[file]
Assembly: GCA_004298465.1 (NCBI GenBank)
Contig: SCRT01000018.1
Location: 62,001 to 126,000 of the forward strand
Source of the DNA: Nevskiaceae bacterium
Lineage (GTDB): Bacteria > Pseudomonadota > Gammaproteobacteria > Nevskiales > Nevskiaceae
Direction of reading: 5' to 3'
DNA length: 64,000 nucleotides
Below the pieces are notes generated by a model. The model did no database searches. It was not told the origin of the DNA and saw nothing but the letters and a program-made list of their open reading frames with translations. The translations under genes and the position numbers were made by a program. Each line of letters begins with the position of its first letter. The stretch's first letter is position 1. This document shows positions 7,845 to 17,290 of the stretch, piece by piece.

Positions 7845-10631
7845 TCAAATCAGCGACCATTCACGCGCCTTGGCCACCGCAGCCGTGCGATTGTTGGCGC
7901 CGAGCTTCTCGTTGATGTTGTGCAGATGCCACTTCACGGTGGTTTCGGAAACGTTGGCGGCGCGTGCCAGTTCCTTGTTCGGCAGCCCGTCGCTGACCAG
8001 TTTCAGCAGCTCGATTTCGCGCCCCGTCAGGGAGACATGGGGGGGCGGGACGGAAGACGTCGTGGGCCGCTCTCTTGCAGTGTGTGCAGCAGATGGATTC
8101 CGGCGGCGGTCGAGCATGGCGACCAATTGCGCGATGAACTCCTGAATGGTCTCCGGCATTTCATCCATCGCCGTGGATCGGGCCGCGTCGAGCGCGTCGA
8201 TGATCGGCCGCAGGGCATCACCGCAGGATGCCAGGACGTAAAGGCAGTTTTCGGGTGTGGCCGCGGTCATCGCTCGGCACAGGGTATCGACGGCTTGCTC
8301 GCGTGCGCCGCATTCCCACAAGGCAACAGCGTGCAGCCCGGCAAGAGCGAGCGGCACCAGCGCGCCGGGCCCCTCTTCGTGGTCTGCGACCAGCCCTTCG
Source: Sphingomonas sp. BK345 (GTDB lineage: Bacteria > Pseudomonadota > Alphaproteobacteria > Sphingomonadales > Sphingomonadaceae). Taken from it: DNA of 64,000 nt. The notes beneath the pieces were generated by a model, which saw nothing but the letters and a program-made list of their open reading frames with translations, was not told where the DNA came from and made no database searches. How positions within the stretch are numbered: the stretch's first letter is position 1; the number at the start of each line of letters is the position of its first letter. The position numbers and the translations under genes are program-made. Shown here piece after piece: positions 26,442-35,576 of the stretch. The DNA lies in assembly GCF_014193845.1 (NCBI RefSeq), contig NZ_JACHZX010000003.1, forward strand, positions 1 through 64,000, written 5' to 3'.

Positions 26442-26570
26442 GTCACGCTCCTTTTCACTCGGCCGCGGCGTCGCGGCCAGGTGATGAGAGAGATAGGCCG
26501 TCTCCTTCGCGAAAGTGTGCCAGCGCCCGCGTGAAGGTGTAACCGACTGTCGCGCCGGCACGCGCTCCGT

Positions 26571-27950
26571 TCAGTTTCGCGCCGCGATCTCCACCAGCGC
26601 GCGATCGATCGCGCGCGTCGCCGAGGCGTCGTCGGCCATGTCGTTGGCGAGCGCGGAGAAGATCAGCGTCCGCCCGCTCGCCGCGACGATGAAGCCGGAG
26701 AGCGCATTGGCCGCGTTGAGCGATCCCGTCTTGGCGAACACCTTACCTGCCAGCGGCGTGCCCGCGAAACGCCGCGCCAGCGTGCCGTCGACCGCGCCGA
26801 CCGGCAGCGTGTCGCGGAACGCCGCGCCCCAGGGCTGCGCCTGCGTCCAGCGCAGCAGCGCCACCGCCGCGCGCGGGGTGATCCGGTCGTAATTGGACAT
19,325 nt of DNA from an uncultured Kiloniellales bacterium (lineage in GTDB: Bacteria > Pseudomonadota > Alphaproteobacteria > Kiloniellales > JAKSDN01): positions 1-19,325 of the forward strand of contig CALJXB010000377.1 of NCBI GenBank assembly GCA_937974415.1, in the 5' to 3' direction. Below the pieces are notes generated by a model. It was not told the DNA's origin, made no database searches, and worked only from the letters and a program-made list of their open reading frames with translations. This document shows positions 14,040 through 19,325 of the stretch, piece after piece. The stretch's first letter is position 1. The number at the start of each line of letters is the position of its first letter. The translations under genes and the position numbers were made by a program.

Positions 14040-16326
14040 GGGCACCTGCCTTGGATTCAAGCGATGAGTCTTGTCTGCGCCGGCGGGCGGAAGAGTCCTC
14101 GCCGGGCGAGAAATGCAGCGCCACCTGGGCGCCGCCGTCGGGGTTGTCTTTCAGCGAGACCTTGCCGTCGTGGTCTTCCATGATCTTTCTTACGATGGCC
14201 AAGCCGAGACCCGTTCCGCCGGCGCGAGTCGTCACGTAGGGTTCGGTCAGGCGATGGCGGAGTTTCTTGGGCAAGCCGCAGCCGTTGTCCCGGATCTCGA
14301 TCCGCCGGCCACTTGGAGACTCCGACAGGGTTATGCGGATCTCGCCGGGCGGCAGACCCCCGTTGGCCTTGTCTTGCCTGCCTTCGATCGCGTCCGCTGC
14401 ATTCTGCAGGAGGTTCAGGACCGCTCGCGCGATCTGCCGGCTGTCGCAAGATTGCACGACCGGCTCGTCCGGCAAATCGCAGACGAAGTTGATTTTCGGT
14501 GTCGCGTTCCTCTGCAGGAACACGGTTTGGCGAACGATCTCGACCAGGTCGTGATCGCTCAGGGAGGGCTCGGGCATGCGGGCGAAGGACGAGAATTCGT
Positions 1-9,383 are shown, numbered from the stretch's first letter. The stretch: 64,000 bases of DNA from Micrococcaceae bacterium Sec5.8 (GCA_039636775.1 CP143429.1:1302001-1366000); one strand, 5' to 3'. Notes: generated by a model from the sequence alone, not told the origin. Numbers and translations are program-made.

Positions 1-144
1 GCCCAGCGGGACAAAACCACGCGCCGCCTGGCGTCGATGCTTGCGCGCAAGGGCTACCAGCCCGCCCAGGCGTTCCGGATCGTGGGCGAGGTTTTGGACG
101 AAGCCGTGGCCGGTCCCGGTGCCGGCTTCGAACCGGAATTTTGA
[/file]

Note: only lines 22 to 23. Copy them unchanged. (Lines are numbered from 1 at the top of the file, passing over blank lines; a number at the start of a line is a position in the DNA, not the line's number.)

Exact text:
26601 GCGATCGATCGCGCGCGTCGCCGAGGCGTCGTCGGCCATGTCGTTGGCGAGCGCGGAGAAGATCAGCGTCCGCCCGCTCGCCGCGACGATGAAGCCGGAG
26701 AGCGCATTGGCCGCGTTGAGCGATCCCGTCTTGGCGAACACCTTACCTGCCAGCGGCGTGCCCGCGAAACGCCGCGCCAGCGTGCCGTCGACCGCGCCGA